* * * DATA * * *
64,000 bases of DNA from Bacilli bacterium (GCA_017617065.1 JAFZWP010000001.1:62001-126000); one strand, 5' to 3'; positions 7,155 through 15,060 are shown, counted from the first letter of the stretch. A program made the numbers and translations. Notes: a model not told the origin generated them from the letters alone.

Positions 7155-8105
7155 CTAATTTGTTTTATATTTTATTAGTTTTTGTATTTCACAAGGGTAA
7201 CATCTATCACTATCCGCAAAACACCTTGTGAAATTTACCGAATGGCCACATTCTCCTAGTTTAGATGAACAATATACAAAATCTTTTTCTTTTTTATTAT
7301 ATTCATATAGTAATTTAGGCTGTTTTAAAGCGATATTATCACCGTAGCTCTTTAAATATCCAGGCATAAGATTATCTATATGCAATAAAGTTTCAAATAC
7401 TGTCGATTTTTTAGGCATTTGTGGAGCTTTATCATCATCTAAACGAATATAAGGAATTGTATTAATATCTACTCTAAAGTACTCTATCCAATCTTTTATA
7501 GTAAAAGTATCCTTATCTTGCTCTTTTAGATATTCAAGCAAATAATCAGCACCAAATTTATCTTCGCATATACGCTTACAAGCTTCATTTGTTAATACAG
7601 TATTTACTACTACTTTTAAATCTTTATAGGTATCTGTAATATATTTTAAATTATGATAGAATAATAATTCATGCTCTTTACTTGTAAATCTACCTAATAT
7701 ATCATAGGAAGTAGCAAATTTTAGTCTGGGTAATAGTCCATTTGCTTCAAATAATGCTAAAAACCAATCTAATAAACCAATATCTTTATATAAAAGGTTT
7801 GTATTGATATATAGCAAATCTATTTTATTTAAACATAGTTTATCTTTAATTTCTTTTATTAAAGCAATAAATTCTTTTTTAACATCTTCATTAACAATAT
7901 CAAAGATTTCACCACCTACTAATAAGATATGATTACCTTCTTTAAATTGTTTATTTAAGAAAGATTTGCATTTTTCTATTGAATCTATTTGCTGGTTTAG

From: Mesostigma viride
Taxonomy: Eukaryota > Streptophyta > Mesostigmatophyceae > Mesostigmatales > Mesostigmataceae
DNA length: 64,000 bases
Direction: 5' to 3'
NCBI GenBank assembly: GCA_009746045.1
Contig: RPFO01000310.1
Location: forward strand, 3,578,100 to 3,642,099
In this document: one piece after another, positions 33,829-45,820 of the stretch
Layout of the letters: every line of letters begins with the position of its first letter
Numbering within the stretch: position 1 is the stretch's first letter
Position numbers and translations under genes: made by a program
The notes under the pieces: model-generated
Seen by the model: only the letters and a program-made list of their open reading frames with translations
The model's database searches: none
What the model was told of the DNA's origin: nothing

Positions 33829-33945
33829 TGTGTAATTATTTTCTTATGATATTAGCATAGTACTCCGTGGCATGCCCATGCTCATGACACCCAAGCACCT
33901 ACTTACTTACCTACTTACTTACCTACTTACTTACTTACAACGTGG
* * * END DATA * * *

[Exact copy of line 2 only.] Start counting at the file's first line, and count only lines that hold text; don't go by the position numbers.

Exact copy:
Positions 7155-8105